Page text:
British Millennials kept travelling during pandemic, claims HolidayPirates

British Millennials kept travelling during pandemic, claims HolidayPirates

Deals platform reports results of a survey of its audience carried our in August

British millennials continued to travel during the summer of 2020, according to a latest survey of deals specialist HolidayPirates’ audience.

The platform that has built its brand on social media reported that 63% of its British users, the majority of which are aged 24 to 44, pressed ahead with holiday plans in the summer.

Although 45% had their holidays cancelled, 50% plan to travel again this year with 66% saying that they want to travel in September or October. A further 34% will wait until the end of the year.

The survey found 66% of Brits travelled by car for holidays this summer, with 55% of respondents opting to holiday within the United Kingdom.

Thirty-three per cent went on holiday by plane, while 9% took the train.

The most popular holiday type for British travellers was beach with 56% deciding to head to the coast in July and August.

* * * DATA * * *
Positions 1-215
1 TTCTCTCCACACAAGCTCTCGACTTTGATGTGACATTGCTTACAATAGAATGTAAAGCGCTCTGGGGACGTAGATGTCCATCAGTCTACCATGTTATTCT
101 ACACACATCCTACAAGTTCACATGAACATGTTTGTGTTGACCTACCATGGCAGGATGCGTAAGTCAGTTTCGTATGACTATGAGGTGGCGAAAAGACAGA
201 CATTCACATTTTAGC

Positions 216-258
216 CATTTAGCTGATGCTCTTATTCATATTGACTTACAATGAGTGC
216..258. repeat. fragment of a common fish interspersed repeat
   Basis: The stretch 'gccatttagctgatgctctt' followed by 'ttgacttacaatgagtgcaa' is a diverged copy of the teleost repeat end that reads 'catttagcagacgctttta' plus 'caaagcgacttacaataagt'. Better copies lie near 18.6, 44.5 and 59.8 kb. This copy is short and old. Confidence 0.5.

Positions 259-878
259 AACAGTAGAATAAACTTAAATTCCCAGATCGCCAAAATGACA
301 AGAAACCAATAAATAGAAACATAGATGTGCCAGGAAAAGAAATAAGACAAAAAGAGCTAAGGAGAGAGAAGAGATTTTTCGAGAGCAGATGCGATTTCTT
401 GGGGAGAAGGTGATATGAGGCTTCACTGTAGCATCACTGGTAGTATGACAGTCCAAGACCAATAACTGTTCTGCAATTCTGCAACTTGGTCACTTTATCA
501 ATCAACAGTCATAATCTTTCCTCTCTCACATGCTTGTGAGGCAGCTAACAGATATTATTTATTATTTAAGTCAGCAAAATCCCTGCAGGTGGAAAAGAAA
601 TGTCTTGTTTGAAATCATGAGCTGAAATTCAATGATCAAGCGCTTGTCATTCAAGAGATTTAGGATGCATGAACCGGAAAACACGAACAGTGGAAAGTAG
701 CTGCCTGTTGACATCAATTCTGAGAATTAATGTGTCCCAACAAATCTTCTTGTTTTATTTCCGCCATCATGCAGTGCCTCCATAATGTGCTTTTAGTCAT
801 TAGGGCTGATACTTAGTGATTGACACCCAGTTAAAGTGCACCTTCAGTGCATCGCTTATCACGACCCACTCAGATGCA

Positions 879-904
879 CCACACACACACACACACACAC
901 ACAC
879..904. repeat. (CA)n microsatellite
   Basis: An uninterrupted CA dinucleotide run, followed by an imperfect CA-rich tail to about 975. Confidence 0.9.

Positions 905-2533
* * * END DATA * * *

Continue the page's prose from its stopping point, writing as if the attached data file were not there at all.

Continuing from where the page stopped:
The countryside was the favoured option for 30% of British holidaymakers while city breaks attracted 19% of travellers and the mountains 11%. Just over a quarter (26%) spent time with family.

Of 37% who did not travel at all this summer, 42% postponed to travel later. A quarter of respondents said they did not want to travel anytime soon.

Of those who said they wanted to travel again this year, 33% did not know when and of the 18% who said they won’t travel in 2020, 81% say they will not do so until spring 2021.

The Holiday Pirates’ survey found 64% of respondents did not lose any money because of travel cancellations, 14% lost up to £200 and 9% lost between £200 and £400.

Of those whose trips were cancelled, 28% have already received a full refund, while 10% received a voucher and 12% nothing at all yet.

Phil Salcedo, vice president global content at HolidayPirates Group, said: “It just shows how much people value and need a holiday even in difficult times, and it’s a pattern we saw in our users across Europe.”